Almost Hits: Thee Prophets, “Playgirl” (1969)

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Based out of Milwaukee, Wisconsin, Thee Prophets included Brian Lake on lead vocals and organ, Jim Anderson on lead guitar, David Leslie on bass and vocals, and Chris Michaels on drums.

Big things were in store for the band, but in the end their most notable claim to fame was “Playgirl” (Kapp Records), which peaked at the #49 spot on the national charts in the spring of 1969. Although the song frolicked to jubilant pace, the lyrics were stitched of a sobbing nature, as they scolded a liberated lady for her free-loving ways. So much for the sexual revolution of the times…

Swamped with creamy harmonies, slanted towards the doo-wop side of the field, aided by brassy instrumentation and a burst of bubblegum buoyancy, “Playgirl” owes a prominent nod to the slick and smooth style of groups such as the Buckinghams, the Spiral Starecase and the Grass Roots. All good vintage pop fans need not be informed the Knickerbockers previously released their own spiffy version of the tirelessly tuneful track.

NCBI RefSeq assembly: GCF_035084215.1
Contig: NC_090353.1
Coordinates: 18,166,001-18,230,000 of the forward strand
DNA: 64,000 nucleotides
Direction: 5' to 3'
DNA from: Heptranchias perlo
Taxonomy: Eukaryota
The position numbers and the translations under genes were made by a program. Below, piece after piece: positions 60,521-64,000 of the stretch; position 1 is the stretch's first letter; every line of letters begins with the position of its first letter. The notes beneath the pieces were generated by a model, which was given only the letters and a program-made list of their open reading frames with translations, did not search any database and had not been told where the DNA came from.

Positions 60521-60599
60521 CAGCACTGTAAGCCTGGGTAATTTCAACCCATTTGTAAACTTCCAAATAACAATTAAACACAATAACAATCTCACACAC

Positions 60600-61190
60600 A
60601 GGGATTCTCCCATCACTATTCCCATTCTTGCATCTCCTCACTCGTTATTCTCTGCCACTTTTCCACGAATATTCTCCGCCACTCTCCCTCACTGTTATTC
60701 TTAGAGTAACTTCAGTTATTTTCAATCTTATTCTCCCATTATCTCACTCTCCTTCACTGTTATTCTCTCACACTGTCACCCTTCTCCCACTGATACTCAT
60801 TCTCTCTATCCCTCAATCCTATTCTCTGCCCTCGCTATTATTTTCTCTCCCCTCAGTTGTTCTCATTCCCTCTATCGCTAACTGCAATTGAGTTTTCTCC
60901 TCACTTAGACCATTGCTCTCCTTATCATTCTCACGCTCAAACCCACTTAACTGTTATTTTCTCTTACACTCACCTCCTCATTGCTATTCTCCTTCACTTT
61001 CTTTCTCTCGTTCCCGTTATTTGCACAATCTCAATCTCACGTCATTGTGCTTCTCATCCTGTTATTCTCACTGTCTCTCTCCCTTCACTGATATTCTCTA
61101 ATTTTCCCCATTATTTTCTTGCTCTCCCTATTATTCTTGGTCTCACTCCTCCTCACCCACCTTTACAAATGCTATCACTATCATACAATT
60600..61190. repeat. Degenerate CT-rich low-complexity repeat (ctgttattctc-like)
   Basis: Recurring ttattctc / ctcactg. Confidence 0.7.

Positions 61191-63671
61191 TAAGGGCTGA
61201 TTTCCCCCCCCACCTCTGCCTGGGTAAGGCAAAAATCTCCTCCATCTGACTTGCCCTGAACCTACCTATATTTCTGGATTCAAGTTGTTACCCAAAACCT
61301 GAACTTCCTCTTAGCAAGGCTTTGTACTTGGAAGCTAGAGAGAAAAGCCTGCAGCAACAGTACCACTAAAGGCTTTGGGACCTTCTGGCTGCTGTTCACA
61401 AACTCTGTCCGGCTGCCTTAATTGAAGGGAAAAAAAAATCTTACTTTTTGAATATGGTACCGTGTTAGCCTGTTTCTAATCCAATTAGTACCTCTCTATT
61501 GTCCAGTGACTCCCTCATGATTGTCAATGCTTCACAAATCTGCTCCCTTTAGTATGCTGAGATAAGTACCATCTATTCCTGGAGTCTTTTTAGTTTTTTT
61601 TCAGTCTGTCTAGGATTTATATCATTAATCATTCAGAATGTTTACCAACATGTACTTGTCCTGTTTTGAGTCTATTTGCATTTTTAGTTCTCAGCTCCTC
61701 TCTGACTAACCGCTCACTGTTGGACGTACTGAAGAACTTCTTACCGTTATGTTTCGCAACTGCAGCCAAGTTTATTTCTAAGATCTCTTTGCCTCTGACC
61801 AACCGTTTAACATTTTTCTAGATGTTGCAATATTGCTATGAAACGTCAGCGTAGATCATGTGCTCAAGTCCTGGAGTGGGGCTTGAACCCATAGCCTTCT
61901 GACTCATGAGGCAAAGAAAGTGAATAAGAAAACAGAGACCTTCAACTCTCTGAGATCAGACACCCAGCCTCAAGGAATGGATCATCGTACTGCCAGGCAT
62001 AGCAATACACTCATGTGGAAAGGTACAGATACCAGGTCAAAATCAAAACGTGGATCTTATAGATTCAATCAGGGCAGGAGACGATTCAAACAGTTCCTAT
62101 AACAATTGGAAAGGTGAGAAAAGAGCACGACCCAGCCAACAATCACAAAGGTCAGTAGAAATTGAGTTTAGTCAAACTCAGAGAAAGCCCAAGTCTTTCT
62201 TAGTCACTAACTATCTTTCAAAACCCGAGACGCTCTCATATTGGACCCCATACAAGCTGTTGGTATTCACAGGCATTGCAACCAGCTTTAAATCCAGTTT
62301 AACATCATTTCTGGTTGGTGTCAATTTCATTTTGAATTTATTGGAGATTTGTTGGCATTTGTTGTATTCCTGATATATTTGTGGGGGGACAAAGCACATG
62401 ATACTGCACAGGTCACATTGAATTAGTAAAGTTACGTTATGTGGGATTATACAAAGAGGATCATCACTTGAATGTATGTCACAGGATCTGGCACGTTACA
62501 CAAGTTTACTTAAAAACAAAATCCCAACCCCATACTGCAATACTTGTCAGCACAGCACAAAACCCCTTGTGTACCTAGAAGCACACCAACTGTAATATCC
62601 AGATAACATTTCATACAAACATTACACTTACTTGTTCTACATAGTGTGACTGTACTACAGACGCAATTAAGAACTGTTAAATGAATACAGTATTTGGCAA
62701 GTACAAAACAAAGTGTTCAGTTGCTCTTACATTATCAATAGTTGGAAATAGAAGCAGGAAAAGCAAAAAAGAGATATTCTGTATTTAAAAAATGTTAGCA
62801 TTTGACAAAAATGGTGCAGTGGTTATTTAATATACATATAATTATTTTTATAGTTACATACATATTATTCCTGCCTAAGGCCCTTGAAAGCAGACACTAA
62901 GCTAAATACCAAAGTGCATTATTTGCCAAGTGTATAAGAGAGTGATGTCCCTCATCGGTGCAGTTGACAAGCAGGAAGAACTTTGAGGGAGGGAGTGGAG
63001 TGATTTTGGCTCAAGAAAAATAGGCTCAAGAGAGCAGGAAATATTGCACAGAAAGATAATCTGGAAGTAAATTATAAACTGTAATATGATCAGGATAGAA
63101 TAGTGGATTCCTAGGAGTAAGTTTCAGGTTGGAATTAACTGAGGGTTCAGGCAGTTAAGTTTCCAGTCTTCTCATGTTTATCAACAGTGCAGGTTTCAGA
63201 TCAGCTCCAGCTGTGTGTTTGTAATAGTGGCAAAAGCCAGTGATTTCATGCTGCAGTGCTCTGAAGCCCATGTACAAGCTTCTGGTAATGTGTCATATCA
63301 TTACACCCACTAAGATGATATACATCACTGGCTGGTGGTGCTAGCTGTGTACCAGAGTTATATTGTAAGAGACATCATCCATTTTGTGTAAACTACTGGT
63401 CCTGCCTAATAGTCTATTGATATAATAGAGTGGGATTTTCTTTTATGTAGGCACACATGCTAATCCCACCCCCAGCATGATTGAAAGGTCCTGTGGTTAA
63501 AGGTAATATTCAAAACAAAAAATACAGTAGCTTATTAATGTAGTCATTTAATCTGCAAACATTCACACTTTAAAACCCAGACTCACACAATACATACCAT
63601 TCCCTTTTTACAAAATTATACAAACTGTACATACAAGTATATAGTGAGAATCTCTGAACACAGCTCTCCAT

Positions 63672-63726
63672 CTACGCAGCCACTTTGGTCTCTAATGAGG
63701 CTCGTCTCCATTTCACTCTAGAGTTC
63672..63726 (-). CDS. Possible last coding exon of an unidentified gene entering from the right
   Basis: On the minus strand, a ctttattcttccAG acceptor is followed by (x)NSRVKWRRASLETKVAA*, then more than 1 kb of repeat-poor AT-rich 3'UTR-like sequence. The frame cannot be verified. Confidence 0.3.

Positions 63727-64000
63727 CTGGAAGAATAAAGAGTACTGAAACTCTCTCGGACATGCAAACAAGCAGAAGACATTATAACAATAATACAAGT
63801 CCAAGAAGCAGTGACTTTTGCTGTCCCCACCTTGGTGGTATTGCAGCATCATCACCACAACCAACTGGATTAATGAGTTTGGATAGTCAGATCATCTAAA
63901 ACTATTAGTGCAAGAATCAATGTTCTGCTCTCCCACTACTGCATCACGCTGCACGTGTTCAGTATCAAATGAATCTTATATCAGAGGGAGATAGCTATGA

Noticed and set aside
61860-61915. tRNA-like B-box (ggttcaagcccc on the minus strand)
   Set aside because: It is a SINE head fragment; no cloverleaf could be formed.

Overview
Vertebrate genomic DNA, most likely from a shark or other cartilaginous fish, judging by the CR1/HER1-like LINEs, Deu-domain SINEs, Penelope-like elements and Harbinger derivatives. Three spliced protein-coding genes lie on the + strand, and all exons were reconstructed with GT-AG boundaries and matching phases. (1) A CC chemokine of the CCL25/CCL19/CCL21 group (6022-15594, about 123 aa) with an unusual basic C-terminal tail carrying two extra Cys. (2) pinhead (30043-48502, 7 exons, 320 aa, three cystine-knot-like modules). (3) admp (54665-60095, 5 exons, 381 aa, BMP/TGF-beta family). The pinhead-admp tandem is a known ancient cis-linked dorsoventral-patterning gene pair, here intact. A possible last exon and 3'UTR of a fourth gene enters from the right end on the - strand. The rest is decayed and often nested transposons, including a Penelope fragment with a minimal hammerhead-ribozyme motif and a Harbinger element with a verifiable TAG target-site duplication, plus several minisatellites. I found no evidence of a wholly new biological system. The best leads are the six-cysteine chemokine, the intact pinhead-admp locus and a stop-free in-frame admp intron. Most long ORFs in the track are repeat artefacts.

Thee Prophets also issued an album, bearing the same name as their swinging single. Holding fast to the refined, radio-friendly sound heard on “Playgirl,” the disc sparkles with pristine pop presentations.

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Beverly Paterson

Beverly Paterson

Beverly Paterson was born the day Ben E. King hit No. 4 with "Stand By Me" -- which is actually one of her favorite songs, especially John Lennon's version. She's contributed to Lance Monthly and Amplifier, and served as Rock Beat International's associate editor. Paterson has also published Inside Out, and Twist & Shake. Contact Something Else! at reviews@somethingelsereviews.com.
Beverly Paterson
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